LISA MULLINS: I'm Lisa Mullins and this is The World, a co-production of the BBC World Service, PRI and WGBH in Boston. Military authorities in Ivory Coast in Africa have sealed the country's borders. That move today follows tension and uncertainty over the outcome of presidential elections on Sunday. Earlier in the day today, Ivory Coast officials declared a winner. The election officials said that the opposition leader, Alassane Ouattara, beat incumbent President, Laurent Gbagbo, by nearly nine percentage points. But it appears that Gbagbo and his supporters are not willing to accept the result. This election was supposed to heal the divisions left over from Ivory Coast's civil war back in 2002. Instead, there's been tension and violence. The BBC's John James is in the economic capital of Ivory Coast, Abidjan. John, tell us about the winner, this opposition leader, Alassane Ouattara, and where he comes from?
JOHN JAMES: Yeah, Alassane Ouattara is an economist. He took a scholarship to study in the states. Actually he's seen as almost an American figure here. He speaks English fluently. He got a doctorate in economics and had top positions at the IMF, International Monetary Fund and also at the West African Bank. He was the Prime Minister in the Ivory Coast between 1990 and 1993, so very much a technocrat, a skilled person when it comes to business and economics. But this time around, he has managed to prove his political skills as well.
MULLINS: So how does it factor in that he's a Muslim from the north?
JAMES: Well, Alassane Ouattara has been the figure almost at the center of the Ivorian crisis for the last 20 years or so because, for a start, he's a first Muslin presidential candidate in election here. His identity, whether he was Ivorian or not has been the center of the dispute here that caused all sorts of identity problems because people from the north share a very similar culture to those from Burkina-faso and Mali which are the two countries to the north of Ivory Coast who have many migrants who come here. And so, really his candidacy for the presidency was a huge step forward. It's still controversial but I think, having him as president here, if that turns out to be the result, will be a major breakthrough for the country.
MULLINS: It's controversial for many reasons and there was even violence with representative of the Electoral Commission, publicly tearing up the first batch of results the other day. This candidate, the opposition leader, won by nine percentage points. What has taken so long for the final results to be announced and is there any reason to believe that numbers were being tinkered with behind the scenes?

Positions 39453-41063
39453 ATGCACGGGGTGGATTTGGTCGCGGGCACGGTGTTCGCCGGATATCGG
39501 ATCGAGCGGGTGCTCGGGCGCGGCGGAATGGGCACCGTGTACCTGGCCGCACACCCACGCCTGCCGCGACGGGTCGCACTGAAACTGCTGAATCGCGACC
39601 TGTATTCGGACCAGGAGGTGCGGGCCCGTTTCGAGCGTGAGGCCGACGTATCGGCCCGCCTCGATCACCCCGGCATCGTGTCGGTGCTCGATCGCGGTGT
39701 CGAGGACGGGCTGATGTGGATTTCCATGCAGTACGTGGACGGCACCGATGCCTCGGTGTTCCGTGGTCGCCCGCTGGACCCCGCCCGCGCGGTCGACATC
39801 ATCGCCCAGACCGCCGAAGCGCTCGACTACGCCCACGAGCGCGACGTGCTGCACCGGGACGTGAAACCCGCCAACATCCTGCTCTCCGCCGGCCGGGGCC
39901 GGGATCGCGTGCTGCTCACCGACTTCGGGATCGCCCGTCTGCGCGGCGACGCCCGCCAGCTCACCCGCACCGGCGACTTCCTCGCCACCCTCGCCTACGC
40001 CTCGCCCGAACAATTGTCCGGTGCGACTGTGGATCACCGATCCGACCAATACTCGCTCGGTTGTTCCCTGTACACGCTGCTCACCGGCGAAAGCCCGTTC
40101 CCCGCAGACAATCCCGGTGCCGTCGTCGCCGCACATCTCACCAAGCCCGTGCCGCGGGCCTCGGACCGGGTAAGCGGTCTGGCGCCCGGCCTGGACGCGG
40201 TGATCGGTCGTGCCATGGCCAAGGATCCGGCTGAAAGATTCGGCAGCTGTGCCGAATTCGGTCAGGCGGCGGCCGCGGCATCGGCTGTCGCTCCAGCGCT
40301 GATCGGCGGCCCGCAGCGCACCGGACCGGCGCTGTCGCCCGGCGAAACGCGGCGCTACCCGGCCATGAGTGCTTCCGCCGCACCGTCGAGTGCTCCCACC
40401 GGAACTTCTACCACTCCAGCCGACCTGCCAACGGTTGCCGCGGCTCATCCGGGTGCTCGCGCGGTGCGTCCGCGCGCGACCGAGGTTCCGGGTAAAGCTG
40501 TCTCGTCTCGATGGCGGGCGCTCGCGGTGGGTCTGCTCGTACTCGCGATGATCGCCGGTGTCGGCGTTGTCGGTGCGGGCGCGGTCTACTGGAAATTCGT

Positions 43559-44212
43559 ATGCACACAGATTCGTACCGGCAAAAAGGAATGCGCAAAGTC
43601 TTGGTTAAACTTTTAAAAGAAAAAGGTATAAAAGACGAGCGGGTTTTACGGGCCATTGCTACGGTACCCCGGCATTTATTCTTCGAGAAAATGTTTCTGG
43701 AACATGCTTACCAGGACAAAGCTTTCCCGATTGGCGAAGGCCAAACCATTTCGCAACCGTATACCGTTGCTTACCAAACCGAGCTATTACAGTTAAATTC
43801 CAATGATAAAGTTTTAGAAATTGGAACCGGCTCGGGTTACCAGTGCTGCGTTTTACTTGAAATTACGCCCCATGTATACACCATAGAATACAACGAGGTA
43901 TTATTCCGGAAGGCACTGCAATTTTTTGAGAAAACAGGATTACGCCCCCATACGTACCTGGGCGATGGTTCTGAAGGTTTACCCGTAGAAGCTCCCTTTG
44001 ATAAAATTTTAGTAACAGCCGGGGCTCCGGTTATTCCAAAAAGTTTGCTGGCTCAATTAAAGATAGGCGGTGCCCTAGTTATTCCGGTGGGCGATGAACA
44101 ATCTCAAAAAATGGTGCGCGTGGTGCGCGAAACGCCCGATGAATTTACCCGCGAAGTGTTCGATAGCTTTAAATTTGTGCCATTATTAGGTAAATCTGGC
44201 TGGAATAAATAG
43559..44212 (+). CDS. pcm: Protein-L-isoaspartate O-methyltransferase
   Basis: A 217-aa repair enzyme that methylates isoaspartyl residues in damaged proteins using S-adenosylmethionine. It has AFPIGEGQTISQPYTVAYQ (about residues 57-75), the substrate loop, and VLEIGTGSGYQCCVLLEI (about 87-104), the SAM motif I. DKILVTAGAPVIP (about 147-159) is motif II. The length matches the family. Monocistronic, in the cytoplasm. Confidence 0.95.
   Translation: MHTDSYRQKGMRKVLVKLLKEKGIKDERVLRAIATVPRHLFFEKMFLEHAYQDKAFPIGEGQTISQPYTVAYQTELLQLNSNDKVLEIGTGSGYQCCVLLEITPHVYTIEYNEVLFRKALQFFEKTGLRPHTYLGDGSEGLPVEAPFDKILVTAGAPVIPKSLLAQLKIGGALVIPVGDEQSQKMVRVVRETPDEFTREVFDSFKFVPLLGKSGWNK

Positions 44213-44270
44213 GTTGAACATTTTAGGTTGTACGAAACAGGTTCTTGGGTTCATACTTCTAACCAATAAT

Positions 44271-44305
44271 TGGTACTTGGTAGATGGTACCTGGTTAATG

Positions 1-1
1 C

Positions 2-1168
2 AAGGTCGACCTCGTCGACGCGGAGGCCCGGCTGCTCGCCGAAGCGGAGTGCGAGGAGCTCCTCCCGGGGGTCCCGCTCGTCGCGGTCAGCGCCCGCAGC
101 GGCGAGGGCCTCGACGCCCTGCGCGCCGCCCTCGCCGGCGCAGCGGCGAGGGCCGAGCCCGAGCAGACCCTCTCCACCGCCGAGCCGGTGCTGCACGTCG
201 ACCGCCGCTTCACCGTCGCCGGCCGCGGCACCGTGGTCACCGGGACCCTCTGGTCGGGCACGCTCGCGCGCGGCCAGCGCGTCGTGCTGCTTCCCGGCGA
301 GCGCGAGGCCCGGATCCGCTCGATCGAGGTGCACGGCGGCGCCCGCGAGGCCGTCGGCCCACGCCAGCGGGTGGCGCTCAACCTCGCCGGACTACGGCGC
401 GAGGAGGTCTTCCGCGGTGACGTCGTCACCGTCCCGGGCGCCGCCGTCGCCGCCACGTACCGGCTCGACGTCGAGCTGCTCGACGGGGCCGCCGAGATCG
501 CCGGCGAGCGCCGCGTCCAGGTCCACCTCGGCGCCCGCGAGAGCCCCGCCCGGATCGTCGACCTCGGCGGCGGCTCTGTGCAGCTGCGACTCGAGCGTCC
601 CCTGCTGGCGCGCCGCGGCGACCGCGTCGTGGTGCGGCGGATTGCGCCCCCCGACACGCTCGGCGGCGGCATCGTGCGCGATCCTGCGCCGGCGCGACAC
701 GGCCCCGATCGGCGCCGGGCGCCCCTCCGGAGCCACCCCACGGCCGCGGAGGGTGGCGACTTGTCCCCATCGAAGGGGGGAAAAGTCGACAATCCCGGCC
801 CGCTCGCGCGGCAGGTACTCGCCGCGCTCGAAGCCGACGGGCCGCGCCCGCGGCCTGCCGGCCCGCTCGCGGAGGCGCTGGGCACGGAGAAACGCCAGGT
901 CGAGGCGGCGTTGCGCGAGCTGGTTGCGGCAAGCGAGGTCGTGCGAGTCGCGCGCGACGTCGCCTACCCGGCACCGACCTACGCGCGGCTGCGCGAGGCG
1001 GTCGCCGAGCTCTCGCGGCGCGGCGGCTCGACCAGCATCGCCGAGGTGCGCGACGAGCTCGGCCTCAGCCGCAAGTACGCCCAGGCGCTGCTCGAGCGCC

JAMES: It's difficult to say but certainly the lack of the publication of those results has led to a huge amount of tension here. And I don't think the story's finished really because the Constitutional Council, which is a body that officially rubber stamps the election, they said the Electoral Commission hadn't published the results on time, so they were taking it over. The problem is they're seen as close to the presidents and the opposition don't like that. The head of the Independent Electoral Commission then at a surprise meeting published the results and immediately the Constitutional Council said those results were invalid. So, we're in the middle of a sort of tussle between these two institutions.
MULLINS: And you know, for the international community, this is a place, Ivory Coast, that has been violent for so long in the civil war. Nobody wanted to see a recurrence of that kind of violence. But I wonder when Hilary Clinton, for instance, speaks out about the election, will now the international leaders put pressure for the results for the vote count to be released sooner than it was. What does the international community have at stake including the United States?
JAMES: Yeah, it's an important country within the region. This is, in fact, the biggest economy, so within West Africa, if Ivory Coast is working and functioning properly and growing and prosperous as it was in the initial decades after independence in the '60's and '70's, then that gives the region a huge boost. People may not all heard of Ivory Coast but certainly they've eaten something from Ivory Coast which is their chocolate bar. 40% of the world's cocoa comes from this country and so the cocoa in chocolate bars in supermarkets around the world comes from here. And any sort of disturbance, tension at the light that we're seeing at the moment can do all sorts of things to the cocoa price which actually has shot up in the last couple of days. And so, yeah, little things here can have a huge impact on people's speculation around the cocoa crop and that could even make people's chocolate bars more expensive.
MULLINS: Okay. Thank you very much. The BBC's John James in the commercial capital of Ivory Coast, Abidjan. Thank you.
JAMES: Thank you.
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